As I look at my clients and myself in the context of relationships, I realize the process of both our spirits, not just theirs. Therapy is as much my own journey as it is that of my clients. I would be foolish to say that my clients do not deeply impact me, change me, make me grow, and play a profoundly important part of my life. As a clinician, I must be expertly aware of my emotions, body sensations, and reactions to and from the people I sit with day in and day out. I don't always hit the mark — I often mis-read, mis-attune, and just don't get it. My hope is when I realize these things, that I have the courage to share them with my people. After all, where else than within this relationship do we get to talk about it, all of it, and still go on? The great dance of rupture and repair is some of the most impactful work I do in therapy. The social construct of the relationship between therapist and client is that of power. I set the limits of what I want to share and when, what I am willing to give or not. Does that not defeat the entire purpose of healing? If I am mad and frustrated with my clients, am I to hold back or to be open with the feelings and sensations that are evoked, to notice how we each conduct a dance, how we both have to shift to come to connection? How both of our vulnerabilities often get in the way of moving forward in the work we are entrusted to do. Furthermore, I worry over getting stuck in “cookie cutter therapy” — one glove fits all approaches, evidence-based practice, staying within the lines of “normal practice.” This may work for some, but in recognizing the truly complex nature of every individual that walks through my door, I see that the needs and wants of what will facilitate their healing may be different for all of them. To practice “in the box therapy” is unethical — there, I said it.

And what about love? I love my people, I truly do. Do I say this to all of them? No, I don't. Have I said it to some of them? Yes, I certainly have. Why wouldn't I? If we are free to express anger, frustration, concern, and all the other things within the therapeutic relationship, why not love, the most powerful force on this planet? And yet, as I write these words, I fear the judgement and criticisms of so many who are probably reading this — my own insecurity I guess, I'm working on that. I'm working on knowing it's ok to feel and give love to somebody purely for being human, especially in this work.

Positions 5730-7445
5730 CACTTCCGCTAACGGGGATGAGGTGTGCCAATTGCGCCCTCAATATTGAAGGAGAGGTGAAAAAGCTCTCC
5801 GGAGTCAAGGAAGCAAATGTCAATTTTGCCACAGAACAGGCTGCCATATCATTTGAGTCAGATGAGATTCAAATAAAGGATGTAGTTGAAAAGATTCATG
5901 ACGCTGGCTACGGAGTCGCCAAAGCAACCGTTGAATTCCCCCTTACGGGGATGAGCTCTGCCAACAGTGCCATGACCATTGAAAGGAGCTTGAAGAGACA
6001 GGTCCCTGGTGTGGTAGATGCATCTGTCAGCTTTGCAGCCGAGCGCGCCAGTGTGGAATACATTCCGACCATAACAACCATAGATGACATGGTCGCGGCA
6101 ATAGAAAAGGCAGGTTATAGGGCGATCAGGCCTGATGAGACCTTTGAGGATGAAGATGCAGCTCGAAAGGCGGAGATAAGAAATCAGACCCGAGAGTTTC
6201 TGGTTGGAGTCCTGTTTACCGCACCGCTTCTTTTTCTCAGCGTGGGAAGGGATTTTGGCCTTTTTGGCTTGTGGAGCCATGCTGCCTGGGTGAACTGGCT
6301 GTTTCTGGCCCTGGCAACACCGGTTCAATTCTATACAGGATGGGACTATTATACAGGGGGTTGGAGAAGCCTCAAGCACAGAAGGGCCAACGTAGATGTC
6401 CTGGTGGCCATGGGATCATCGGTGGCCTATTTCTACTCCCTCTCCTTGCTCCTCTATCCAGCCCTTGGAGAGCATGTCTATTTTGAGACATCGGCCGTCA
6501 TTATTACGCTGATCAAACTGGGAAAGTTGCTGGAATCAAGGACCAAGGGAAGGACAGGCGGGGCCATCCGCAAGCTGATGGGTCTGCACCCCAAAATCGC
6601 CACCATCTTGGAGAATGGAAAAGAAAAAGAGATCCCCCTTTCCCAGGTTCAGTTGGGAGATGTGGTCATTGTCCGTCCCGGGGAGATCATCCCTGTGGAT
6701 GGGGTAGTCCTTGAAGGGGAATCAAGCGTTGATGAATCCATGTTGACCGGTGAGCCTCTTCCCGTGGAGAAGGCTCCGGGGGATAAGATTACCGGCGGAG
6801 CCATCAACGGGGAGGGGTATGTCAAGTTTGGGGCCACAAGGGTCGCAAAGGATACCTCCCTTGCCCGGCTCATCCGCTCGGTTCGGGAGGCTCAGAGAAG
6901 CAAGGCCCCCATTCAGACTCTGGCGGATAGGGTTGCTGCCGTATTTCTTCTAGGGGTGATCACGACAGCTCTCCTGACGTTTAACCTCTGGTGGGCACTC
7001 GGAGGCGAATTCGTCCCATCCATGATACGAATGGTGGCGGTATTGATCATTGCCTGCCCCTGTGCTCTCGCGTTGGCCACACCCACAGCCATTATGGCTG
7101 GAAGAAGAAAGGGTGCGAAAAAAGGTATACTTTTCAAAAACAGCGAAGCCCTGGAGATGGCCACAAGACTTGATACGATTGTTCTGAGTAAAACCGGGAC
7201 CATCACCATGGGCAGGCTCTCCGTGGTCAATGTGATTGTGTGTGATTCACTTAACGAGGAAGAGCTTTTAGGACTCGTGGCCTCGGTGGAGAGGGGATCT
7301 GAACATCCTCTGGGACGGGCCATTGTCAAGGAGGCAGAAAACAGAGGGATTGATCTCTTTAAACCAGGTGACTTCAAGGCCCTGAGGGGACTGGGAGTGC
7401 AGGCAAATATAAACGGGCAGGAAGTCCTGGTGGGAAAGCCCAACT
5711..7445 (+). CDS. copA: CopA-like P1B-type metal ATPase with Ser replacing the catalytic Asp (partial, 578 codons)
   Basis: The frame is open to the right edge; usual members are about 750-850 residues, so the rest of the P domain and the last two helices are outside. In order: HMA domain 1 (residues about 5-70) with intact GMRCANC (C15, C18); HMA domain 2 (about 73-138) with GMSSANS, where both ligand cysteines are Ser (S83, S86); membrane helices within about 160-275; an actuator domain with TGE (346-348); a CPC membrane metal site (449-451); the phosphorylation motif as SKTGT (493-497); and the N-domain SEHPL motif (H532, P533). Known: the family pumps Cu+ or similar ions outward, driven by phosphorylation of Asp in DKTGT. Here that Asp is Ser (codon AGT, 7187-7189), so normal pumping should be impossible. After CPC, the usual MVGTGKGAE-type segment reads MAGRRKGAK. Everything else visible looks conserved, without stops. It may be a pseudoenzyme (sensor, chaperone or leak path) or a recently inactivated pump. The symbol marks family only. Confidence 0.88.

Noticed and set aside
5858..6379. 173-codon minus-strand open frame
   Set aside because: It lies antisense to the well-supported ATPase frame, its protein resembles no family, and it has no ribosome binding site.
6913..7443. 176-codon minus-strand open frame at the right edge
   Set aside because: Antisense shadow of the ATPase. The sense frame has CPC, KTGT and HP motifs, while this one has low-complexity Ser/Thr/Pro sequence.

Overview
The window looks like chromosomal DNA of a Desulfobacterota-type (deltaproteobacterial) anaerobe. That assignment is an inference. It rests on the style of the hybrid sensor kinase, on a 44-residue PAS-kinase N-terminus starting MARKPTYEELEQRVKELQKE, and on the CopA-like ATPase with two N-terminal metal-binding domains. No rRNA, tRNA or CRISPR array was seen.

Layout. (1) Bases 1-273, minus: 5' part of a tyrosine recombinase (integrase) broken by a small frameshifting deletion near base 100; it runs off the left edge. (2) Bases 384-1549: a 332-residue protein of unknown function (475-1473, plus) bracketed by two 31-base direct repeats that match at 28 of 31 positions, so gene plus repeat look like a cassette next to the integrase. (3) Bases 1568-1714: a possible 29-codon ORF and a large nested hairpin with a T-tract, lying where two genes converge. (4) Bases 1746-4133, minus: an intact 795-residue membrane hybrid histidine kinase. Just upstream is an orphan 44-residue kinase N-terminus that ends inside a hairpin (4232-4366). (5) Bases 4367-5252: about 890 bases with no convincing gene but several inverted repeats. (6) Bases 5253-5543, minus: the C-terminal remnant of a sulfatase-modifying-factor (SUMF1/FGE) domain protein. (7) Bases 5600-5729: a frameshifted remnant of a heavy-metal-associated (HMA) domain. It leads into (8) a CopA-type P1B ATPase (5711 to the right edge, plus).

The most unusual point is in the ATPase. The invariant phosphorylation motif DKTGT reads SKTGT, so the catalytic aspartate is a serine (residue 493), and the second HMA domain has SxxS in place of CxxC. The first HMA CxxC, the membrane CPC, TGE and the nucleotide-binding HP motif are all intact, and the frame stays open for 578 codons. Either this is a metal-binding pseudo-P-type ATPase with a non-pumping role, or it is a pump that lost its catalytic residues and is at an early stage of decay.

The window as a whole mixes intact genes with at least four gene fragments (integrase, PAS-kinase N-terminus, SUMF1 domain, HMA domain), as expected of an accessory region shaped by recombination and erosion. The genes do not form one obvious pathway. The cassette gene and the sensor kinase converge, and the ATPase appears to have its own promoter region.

One of the most amazing and painful realizations I've had while doing this work is that
I get to see people as they really are — in their rawest, purest form, in anger, in tears, in laughter, and in pain
I get to see people as they really are — in their rawest, purest form, in anger, in tears, in laughter, and in pain. I see them like most people in their lives do not. I so long for others to see these humans as I do. To me, the unfairness of this situation and the mourning I have learned needs to happen when entering this relationship is the fact that this type of connection can only exist in this sort of vacuum. This place where the storms and influences of the outside world don't have as much influence to touch the sacred resonance that is often created. This makes me incredibly sad for the world we live in — that some of the most authentic relationships we can have with another human being have to be sealed in this cup and tucked away far from anyone else to actually know about. That these powerful moments of painful magic and deep connection only live in the safe confines of this relationship. I sometimes long to scream from the rooftops, “Look at all these amazing people I know!!! They are breathtaking! Look at the courage they have to take me into the depth of their souls and trust me to hold their stories!” I only get to scream this inside my own heart. Perhaps these moments only have the capacity to survive within this type of safety — but, just like John Lennon, I'm a dreamer, imagining a world where everyone gets to be seen and to connect on that level. How would things be different?


Badenoch, B. (2018). The Heart of Trauma: Healing the Embodied Brain in the Context of Relationships. Norton & Company, Inc.

Dana, D. (2018). The Polyvagal Theory in therapy: Engaging the rhythm of regulation. Norton & Company, Inc.

Fosha, D. (2000). The Transforming Power of Affect: A Model for Accelerated Change work. Basic Books.

Perry, B. (2006). The boy who was raised as a dog. Basic Books Hachette – Book Group. 

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Anna Zonen Anna Zonen, LCSW, is a clinical social worker in private practice in Little Silver, NJ. Anna mainly works with adults dealing with a variety of mental health concerns and complex trauma. Anna is a passionate advocate of trauma informed care, and finds her work with young females and women to be the most rewarding. Her approach to treatment is relational and she believes that secure, loving relationships, and deep meaningful connections are the greatest catalysts to change. She is trained in Eye Movement Desensitization Reprocessing (EMDR) and is a Certified Trauma Professional (CTP).